Umbilical Cord Care
Nature is already doing that for you, well before you begin to care for your newborn's umbilical cord yourself. During the critical gestation period mother is supplying her baby with all the nutrients they require through the umbilical cord. Next, when birth takes place, within minutes doctors care for it by clamping, snipping and tying. The clamp helps stop bleeding from the three blood vessels in the umbilical cord - two arteries and one vein. Since nature has provided a lack of pain-sensitive nerve fibers in the cord baby feels no pain.
Now it's your turn
After the cord cutting procedure, the newborn's umbilical cord may change colors.
It can change from yellowish, green to brown to black as it dries out and eventually falls off.
Not to worry!
This is all part of the natural process as the cord dries out in preparation for falling off typically within two weeks after birth.
During those days the babies are, naturally, a little tender
No need to be paranoid, just cautious, the only care needed is to keep the area clean and avoid bumping the cord.
The section around the navel is comprised of sensitive skin it takes only modest amount of pressure to feel discomfort.
Keeping the umbilicus area clean will help prevent infection and the risk of spreading any infection to the liver or the abdomen. The skin is the body's largest organ and the first line of defense against bacterial organism.
It provides a physical barrier against the most common bacterial organisms, known to infect the cord like:
1. Staphylococcus aureus
2. Escherichia coli
3. Other gram-negative organisms
These organisms are seen as 'foreign invaders' by the body that provokes the immune system into a response.
Germs are in the air, in water, on your stuff, and in food. And your baby's immune system is still under going significant development for the first year and beyond. A baby's immune system doesn't yet have all the normal complement of antibodies to counteract common germs. It need time to grow to be more resistant to germs and that usually take 12 months or after.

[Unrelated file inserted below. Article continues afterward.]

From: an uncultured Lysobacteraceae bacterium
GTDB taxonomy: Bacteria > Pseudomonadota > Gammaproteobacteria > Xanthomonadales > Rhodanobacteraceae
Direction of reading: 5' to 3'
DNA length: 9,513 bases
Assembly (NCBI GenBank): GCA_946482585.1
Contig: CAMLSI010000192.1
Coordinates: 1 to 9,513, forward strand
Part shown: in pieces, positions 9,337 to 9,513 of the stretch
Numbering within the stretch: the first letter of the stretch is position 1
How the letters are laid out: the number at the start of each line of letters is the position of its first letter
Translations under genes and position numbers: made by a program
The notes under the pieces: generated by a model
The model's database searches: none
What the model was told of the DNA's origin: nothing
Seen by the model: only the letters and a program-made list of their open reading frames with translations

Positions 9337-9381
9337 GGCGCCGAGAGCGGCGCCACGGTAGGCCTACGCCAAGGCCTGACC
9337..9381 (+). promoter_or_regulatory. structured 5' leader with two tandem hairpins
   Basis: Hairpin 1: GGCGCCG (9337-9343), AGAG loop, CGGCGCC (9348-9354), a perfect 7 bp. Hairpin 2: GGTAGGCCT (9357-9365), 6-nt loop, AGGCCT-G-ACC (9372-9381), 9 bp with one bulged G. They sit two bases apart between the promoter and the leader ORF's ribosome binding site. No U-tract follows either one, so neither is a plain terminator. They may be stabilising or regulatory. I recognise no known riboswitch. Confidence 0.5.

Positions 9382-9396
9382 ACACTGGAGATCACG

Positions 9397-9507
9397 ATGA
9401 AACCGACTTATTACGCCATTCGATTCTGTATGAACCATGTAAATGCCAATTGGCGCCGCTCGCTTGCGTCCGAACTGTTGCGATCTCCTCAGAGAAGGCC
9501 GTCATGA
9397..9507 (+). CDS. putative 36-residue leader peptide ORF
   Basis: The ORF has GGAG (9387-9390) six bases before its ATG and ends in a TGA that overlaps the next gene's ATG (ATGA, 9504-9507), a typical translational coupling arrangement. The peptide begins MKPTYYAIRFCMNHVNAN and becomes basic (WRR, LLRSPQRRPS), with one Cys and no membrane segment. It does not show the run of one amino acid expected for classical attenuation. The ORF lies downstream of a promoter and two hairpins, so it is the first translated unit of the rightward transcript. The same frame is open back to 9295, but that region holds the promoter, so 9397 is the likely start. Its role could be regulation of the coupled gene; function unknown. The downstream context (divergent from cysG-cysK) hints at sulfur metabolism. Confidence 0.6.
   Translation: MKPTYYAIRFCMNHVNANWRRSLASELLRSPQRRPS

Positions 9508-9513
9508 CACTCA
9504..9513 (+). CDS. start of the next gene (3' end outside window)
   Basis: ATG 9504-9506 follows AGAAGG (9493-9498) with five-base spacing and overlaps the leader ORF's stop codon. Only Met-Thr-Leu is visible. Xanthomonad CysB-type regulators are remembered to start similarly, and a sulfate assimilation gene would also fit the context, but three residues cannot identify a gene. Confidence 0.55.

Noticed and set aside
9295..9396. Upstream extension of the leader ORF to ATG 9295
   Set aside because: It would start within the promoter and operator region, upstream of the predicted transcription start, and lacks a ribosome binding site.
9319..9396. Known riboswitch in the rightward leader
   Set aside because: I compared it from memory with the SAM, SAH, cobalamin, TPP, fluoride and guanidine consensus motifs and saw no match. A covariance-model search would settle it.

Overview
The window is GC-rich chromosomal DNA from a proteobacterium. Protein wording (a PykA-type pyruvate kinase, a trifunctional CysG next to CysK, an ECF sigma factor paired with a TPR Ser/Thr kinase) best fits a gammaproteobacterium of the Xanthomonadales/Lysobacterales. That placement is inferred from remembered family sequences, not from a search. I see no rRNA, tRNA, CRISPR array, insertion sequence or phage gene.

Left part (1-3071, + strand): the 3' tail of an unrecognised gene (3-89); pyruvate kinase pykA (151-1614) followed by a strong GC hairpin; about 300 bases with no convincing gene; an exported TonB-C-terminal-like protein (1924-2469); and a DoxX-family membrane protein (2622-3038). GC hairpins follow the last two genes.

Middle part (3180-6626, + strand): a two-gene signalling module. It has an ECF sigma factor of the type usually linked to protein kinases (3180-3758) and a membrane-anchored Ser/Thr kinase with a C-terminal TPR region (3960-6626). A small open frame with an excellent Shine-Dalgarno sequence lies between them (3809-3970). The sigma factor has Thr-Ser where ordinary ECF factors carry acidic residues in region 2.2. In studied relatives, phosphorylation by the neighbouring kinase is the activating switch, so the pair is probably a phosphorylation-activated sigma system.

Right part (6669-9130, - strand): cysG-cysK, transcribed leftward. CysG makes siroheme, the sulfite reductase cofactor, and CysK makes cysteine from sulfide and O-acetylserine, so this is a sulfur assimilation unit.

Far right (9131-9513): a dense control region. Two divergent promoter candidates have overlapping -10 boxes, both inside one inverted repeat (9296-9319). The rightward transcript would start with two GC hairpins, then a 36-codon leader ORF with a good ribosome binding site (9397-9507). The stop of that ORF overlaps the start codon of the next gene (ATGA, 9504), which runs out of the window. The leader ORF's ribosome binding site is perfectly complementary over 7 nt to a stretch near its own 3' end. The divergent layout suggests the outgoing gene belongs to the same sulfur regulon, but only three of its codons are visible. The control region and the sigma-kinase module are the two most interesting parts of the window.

So, keeping the area clean and free of dirt will help prevent those germs from getting in.
It's rarely necessary to swab the area with rubbing alcohol or alcohol. In fact, a contemporary study suggests that this is mildly counterproductive. While not actively harmful, researchers now say the cord will likely drop off faster in a couple of days if left alone.
But, the area can attract food, and a host of other things like dirt, so babies will be babies.
Once more, not to worry! A little gentle wipe with some sterile water and a soft wet cloth will usually do the job.
Gentle and well-diluted antibacterial soap with a soft cotton cloth can do a wonderful job, when a little more complete cleansing power is needed. Keep away from ordinary washcloths if they turn out to be a little harsh and stiff after they're no longer brand new.
The lowest setting of the hair dryer can help if moisture gets trapped where dampness won't dry out within a few minutes. A baby's skin is very sensitive; as a result make sure the air doesn't get too hot.
Avoid covering the naval area with the diaper. Also, keep the top edge of the diaper folded down far enough so it doesn't bend or push the cord as the baby is moved around or when the child is picked up. To keep the area dry and free from possible infectious bacteria, be sure to change soiled diapers right away.
The best bath during this period is a sponge bath, you can use a tub filled with water that's below the navel. Probability is that your baby will tilt too much, slip, and move around too much and get some soapy water around the area. That shouldn't be a big problem, but try and keep it to a bare minimum.
Never give in to any temptation to give the umbilical cord any assistance in falling off, like pulling on it. At the right time it will do so naturally all on its own. Pulling can produce pain and tear the skin and possible cause an infection.
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